Second and final day of Finance Bill Committee of Whole House, debating clauses, new clauses and amendments about gaming duty and fixed odds betting terminals, and tax avoidance and evasion. The government accepted opposition proposals and made its own amendments.
The Government accepted four opposition amendments and new clauses during today's Finance Bill debate, as well as moving amendments of their own on the timing of fixed odds betting terminals.
A full set of the clauses and amendments / new clauses tabled in each group is available here. The full text of all amendments / new clauses can be read on the parliamentary web pages in HTML or PDF. (NB Not all amendments / new clauses tabled are accepted for debate.)
Public Bill Committee, at which a small committee of MPs will scrutinise and approve the remaining clauses of the Bill, will begin on Tuesday next week (Nov 27th) and conclude on Tue 11 Dec at the latest. The Bill is generally expected to get Royal Assent w/c Dec 17th.
Liveblog - Finance Bill Committee of Whole House (Day 2) - to begin at 2.45pm.
By Hamant Verma and Chris Young)
Group one : Gaming duty and remote gaming duty
Clause 61: Remote gaming duty (rate)
Clause 62 and schedule 18: Gaming duty
Amendments and new clauses tabled for debate with this group (found here):
• Amendments 16 and 17 (government) - provide for the increase in the rate of remote gaming duty to take effect from 1 April 2019 instead of 1 October 2019 [BOTH PASSED]
• Amendments 11-13 (backbench, cross-party, led by Carolyn Harris (Lab) with many other signatories including Iain Duncan Smith (Con), Kirsty Blackman (SNP) and Nigel Dodds (DUP) - provide for the increase in the rate of remote gaming duty to be set by regulations, but that these cannot be made unless £2 maximum stake for Fixed Odds Betting Terminals (FOBTs) has been given effect from 1 April 2019 (at the latest) (NB. These were tabled before the government announcement that they would introduce the £2 maximum stake for FOBTs from April.) [WITHDRAWN]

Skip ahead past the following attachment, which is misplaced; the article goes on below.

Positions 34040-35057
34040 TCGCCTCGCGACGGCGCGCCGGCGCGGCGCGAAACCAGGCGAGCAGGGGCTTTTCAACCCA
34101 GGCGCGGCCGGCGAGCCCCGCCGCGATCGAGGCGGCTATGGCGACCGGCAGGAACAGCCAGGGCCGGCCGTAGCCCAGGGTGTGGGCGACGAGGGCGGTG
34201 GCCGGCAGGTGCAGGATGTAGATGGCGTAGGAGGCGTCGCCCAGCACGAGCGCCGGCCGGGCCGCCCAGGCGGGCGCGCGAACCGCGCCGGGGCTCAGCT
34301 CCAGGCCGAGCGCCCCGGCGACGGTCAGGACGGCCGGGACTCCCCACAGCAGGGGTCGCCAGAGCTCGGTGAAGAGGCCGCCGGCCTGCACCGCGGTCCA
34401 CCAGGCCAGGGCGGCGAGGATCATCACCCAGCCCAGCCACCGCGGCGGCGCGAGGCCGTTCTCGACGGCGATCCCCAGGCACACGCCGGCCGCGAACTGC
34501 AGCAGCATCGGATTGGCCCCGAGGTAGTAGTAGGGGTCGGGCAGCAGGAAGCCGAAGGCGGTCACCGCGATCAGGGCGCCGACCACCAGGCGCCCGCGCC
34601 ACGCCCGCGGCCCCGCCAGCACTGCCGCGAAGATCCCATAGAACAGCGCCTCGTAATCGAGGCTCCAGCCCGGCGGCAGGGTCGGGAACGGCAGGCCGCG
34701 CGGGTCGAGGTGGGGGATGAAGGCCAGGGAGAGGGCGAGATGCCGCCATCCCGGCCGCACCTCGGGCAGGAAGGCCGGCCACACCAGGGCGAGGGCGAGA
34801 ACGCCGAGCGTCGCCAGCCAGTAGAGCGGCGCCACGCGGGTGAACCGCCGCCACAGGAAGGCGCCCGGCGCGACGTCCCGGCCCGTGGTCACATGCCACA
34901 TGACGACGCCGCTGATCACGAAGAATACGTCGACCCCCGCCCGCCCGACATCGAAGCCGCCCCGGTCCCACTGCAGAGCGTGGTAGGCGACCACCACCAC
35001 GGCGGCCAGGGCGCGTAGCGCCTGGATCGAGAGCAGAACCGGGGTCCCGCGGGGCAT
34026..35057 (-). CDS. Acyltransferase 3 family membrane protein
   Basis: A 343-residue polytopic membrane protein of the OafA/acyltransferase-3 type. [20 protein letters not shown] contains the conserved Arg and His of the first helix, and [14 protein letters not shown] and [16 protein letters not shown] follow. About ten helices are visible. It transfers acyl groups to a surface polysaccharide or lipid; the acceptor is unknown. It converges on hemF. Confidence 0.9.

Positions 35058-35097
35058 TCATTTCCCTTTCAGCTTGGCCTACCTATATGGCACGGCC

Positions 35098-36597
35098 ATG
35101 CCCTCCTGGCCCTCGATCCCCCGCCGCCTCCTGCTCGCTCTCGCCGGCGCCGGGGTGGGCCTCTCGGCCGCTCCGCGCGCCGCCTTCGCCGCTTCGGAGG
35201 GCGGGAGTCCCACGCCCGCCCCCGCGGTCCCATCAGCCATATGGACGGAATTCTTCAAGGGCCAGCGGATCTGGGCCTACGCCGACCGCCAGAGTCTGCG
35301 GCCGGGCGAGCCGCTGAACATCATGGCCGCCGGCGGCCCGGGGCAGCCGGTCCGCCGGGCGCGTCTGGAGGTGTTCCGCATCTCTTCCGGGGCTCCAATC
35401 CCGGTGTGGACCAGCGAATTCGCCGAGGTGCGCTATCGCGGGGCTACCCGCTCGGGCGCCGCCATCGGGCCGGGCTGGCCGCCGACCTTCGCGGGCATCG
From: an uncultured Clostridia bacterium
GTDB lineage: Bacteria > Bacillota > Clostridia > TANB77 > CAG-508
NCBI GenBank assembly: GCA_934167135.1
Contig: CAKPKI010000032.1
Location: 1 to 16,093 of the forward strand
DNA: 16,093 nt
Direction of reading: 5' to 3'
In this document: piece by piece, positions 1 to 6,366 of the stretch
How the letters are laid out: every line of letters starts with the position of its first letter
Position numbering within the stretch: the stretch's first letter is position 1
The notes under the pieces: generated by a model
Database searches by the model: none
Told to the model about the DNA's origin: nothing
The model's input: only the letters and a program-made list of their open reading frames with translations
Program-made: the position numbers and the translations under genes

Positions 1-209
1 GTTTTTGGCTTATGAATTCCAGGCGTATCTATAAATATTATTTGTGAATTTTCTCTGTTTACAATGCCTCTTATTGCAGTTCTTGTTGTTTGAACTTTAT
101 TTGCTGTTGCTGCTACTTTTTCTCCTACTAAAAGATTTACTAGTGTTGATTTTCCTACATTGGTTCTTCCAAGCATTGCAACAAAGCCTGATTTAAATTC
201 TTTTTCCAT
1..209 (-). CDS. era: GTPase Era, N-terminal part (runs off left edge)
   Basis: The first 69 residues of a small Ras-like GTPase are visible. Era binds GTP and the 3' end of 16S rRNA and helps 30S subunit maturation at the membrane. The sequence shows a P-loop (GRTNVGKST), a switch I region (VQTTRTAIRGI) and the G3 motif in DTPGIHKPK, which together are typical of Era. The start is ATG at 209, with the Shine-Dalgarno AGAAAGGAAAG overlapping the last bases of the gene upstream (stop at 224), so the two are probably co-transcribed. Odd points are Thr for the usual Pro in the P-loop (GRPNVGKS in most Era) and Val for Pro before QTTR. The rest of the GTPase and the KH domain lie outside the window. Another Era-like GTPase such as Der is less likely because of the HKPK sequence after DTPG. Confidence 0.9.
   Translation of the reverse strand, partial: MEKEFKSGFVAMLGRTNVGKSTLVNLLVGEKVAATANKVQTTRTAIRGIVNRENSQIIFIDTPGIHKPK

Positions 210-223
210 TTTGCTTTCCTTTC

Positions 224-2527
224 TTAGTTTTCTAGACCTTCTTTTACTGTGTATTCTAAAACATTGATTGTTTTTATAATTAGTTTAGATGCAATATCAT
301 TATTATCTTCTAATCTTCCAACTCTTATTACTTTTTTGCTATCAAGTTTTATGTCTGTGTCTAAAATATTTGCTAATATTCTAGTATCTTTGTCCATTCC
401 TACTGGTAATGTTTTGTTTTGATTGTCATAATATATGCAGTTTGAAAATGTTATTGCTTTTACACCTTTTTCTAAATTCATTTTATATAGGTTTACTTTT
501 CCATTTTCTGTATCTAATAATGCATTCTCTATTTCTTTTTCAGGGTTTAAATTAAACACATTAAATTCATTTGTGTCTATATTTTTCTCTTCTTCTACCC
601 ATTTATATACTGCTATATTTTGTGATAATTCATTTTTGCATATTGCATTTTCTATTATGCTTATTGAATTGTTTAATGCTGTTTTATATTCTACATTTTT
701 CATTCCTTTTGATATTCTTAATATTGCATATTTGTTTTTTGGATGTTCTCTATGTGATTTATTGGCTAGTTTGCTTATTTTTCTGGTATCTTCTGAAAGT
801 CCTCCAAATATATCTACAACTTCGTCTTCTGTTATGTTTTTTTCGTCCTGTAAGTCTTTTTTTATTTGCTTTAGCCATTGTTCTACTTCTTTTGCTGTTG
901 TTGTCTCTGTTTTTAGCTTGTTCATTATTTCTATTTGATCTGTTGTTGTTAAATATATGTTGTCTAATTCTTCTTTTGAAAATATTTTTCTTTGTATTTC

• New clause 12 (SNP) - would require a review of the public health effects of gaming provisions [PASSED]
• New clause 13 (SNP) - – would require a report on each of the clauses in this group covering (a) whether a version of the provision was published in draft, (b) if so, whether changes were made as a result of consultation on the draft, and (c) if not, the reasons why the provision was not published in draft and any consultation which took place on the proposed provision in the absence of such a draft [NOT MOVED]
• New clause 16 (backbench, cross-party, led by Carolyn Harris (Lab) – same supporters as amendments 11-13) – requires the Treasury to review the feasibility and impact of bringing forward from October 2019 the implementation of an increase in remote gambling duty, which is linked to the implementation of a £2 maximum stake on FOBTs [WITHDRAWN]
The Chancellor said in the Budget the maximum bet for fixed-odds betting terminals would be reduced from £100 to £2 from October 2019. Sports Minister Tracey Crouch resigned in protest because she said it was too long to wait. However, ahead of this debate it was announced that the cut will actually take place from April after the Government bowed to pressure to perform a U-turn. Ministers had been facing a parliamentary defeat, with several Tory MPs joining opposition politicians to table amendments to this Finance Bill Fixed-odds terminals were introduced in casinos and betting shops in 1999, and offer computerised games at the touch of a button.